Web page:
Government / 27 October 2020
What can we expect, now the new Labour government has been confirmed? During the 2020 election campaign, the Labour Party made a number of policy related announcements in the areas of employment law, health and safety and immigration, which we outline below:
- Increase in the minimum wage to $20.00 per hour from 1 April 2021.
- Matariki as a public holiday from 2022.
- Increase sick leave entitlements from five days to 10 days within the first 100 days of being elected.
- Strengthen and simplify the Holidays Act 2003 including introducing legislation regarding leave calculations and in certain circumstances allowing employees to use leave (sick and annual) while it is still accruing.
- Implement a support package for businesses to encourage the hiring of at least 40,000 New Zealanders whose employment has been impacted by COVID-19 by a business subsidy and a ring-fenced fund to help unemployed people start their own businesses.
- Increase protection for vulnerable workers including amendments to contractor categories and extending protection to security guards.
- Extend the living wage to all contractors working in the public service including cleaners, caterers and security guards with the intention that this can be extended to the wider state service including DHB’s as COVID-19 recovery continues.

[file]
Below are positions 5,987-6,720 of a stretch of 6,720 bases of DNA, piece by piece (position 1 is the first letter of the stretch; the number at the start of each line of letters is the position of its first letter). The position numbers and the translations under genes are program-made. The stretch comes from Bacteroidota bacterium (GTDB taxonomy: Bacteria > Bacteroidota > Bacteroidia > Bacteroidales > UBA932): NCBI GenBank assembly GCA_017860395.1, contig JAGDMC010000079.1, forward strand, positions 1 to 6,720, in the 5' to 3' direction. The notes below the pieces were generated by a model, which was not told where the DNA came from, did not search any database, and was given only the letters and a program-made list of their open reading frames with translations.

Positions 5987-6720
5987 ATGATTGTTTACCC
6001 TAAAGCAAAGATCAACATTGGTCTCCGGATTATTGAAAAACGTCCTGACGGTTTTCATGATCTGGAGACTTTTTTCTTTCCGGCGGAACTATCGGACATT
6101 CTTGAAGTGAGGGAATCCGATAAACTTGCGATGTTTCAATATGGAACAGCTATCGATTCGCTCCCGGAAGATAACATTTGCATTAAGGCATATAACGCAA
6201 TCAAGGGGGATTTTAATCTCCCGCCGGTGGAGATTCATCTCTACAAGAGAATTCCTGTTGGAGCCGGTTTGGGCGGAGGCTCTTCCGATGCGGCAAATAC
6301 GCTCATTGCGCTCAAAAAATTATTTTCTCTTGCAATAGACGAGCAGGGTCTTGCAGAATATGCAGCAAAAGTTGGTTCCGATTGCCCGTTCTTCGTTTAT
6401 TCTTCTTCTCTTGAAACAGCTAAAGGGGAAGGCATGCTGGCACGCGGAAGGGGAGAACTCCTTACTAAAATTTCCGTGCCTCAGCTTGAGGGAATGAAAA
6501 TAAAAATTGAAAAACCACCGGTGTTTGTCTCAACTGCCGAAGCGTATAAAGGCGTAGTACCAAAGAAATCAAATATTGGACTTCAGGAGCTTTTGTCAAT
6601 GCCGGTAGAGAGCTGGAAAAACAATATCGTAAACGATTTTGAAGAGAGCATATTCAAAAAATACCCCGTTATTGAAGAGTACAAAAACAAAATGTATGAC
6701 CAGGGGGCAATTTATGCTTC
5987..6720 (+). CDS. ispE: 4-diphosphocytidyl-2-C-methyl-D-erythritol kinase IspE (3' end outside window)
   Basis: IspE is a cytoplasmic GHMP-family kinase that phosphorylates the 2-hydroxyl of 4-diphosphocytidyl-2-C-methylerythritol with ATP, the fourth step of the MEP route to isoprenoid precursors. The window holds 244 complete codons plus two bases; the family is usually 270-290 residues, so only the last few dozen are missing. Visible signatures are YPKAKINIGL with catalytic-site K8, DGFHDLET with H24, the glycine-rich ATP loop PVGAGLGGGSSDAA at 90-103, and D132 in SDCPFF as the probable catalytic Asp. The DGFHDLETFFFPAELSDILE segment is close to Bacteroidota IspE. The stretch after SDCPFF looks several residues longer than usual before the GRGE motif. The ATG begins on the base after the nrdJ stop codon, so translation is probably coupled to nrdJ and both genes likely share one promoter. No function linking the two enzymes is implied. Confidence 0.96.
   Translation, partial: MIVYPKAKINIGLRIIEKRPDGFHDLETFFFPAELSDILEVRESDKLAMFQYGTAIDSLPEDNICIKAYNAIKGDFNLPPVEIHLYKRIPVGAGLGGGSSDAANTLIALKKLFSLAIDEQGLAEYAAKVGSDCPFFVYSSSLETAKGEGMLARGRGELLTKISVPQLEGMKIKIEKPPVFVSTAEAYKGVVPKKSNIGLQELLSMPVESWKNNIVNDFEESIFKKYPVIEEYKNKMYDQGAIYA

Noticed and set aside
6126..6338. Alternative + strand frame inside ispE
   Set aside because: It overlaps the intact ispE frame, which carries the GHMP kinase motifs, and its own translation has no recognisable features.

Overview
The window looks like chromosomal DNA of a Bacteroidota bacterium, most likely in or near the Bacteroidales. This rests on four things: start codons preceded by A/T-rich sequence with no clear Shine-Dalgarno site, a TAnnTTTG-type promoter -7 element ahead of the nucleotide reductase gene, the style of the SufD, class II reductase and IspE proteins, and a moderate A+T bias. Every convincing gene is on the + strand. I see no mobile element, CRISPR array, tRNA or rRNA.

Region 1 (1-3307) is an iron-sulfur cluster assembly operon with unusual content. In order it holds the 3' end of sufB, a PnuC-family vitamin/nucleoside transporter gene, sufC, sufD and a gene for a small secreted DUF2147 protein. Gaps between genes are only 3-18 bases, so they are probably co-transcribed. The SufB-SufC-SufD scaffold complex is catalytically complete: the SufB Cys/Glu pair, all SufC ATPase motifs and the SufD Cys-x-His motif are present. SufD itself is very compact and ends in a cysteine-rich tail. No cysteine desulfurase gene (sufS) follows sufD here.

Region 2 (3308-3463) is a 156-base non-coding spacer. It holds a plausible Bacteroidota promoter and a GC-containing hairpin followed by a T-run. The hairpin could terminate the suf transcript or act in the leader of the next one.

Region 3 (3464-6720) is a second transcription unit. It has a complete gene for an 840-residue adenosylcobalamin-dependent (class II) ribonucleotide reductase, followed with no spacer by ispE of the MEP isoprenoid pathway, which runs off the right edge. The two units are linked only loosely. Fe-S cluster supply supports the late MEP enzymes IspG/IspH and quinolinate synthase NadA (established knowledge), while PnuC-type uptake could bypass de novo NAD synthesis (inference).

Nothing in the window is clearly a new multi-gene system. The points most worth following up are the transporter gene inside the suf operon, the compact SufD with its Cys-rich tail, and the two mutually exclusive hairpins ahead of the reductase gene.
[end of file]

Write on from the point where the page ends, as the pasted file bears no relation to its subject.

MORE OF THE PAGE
- Increase protection for collective bargaining.
- Implement Fair Pay Agreements.
- Continue to monitor, develop and update immigration policies as necessary while balancing the COVID-19 restrictions and our economy.
- From a health and safety perspective, increase the age of entry into hazardous work from 15 to 16 years old.
Message for Employers
If you have any queries about how the proposed policies may affect your business, please don’t hesitate to contact a member of the team. For more detailed information about how these changes may be effected, join us at our next free seminar on ‘What’s on the Horizon, Post Election’. Registration details can be found here.
Disclaimer: We remind you that while this article provides commentary on employment law, health and safety and immigration topics, it should not be used as a substitute for legal or professional advice for specific situations. Please seek legal advice from your lawyer for any questions specific to your workplace.